All you need is a web application that’s ready for packaging, and a tool like PWAbuilder to take the site and build the necessary manifest and icon files for use in the store. Once packaged, you can deliver your PWA manifest and assets to the store submission portal.

Changing how software is delivered to enterprises

One big change that comes with the new store is the closure of the Microsoft Stores for Business and for Education. This will be shut down in early 2023, in favor of using the new Windows Package Manager and the winget command. Instead of using a private instance of the store, with only your whitelisted tools, you’ll need to build managed scripts to install your preferred apps from the public Windows Package Manager endpoints, which include the public store. Apps from third parties can be stored in your own local repository, again using winget to load and update them onto user devices.

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Microsoft is integrating the winget platform into Intune, with a public preview in the first half of 2022 and general availability sometime in the second half of the year. This should allow time to migrate to a new platform before the store closures. Microsoft has already started the process, removing support for bulk purchases of applications in April 2021. Support for private app repositories should replace this, giving you your own managed central location for application distribution. It might not be as user-friendly as the familiar Microsoft Store app, but a new Intune- and winget-powered company portal should allow you to bring Windows and mobile application management into one place, using Intune to manage licenses directly rather than managing a license pool through the Store.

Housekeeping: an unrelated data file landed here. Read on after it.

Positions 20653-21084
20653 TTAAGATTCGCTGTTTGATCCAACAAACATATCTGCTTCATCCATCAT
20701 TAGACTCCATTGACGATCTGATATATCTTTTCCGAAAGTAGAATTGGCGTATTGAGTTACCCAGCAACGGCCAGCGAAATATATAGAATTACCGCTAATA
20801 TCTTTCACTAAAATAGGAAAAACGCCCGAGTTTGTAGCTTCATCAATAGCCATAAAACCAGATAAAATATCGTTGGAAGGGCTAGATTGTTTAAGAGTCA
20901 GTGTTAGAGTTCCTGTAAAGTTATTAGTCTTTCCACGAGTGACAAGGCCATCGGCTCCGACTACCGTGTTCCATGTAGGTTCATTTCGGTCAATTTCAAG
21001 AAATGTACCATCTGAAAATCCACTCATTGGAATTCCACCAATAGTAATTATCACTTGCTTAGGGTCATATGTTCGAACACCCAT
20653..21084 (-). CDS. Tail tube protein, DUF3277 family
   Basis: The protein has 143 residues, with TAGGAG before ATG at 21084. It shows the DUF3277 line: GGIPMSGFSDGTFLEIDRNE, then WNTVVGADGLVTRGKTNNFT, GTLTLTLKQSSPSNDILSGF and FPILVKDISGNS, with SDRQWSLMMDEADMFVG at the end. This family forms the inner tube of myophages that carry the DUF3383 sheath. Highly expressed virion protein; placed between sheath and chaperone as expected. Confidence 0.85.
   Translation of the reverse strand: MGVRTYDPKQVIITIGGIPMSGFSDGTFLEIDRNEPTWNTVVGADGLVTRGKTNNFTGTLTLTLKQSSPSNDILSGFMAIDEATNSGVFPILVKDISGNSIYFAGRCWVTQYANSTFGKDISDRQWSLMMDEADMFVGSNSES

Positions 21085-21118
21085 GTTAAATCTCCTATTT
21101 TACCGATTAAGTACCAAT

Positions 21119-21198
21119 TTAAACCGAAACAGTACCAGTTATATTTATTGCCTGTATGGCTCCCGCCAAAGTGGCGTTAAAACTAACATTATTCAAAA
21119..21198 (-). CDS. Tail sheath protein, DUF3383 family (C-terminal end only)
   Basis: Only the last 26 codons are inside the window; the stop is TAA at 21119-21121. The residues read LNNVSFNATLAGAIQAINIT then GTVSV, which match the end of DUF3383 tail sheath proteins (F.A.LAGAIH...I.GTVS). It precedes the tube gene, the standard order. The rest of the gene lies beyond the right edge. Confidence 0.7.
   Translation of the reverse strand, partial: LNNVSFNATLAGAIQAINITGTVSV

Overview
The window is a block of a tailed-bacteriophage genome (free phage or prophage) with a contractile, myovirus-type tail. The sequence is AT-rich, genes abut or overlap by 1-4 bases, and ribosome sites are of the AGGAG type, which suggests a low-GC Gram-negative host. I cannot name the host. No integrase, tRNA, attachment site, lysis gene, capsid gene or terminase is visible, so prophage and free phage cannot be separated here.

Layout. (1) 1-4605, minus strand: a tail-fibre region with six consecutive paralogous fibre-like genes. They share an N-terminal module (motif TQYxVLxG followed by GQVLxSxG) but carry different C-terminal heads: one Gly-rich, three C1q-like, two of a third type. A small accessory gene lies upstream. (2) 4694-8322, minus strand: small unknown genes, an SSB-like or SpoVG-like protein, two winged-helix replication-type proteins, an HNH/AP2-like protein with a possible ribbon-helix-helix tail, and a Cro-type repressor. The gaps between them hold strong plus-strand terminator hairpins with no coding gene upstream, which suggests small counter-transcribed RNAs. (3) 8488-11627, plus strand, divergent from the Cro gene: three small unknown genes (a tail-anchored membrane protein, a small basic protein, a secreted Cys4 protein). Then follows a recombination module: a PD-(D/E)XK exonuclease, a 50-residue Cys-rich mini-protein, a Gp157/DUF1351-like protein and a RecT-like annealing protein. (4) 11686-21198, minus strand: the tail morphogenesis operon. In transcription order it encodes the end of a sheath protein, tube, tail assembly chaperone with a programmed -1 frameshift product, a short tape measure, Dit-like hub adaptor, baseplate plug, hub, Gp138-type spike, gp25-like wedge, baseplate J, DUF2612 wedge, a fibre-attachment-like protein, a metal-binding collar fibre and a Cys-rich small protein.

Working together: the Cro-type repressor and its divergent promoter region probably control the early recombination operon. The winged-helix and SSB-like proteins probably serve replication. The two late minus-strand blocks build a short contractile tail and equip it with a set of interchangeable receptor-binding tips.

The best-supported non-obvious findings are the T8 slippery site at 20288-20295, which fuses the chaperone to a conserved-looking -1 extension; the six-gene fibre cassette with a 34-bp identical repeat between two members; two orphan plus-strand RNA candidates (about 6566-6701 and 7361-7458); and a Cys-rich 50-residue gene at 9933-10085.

There’ll be the option to use Microsoft Endpoint Manager to define mandatory and optional applications, controlling what users must install and what they can browse through the company portal. Microsoft has yet to show how winget and the Windows Package Manager will work here, but we’d guess that Endpoint Manager will end up including a version of winget, using its catalog and your defined list of repositories to provide a way of selecting what various users and groups will get access to.

Removing Microsoft from the equation makes sense. There’s no reason for Redmond to know what applications your users are installing and certainly no reason for it to be a license-management framework for your partners. With winget rapidly gaining support from vendors and with it treating the public Microsoft Store as just another repository, your own private store becomes a first-class citizen in Windows, one that you control, not Microsoft.

There’s a lot to like in this new iteration of the Microsoft Store. Separating out consumer and business application management makes sense, with the increasing importance of Endpoint Manager and other Microsoft 365 tooling to its enterprise strategy, with a cross-platform set of tools for managing not only Windows, but also mobile applications. The new Microsoft Store expands application delivery for consumers and small businesses, with support for a wider selection of installers and payment systems.

And there’s one more thing:This new Store (minus Android apps), will be available on Windows 10. It’s a big change to how Microsoft delivers apps, but it’s one that’s moving the needle toward users at last.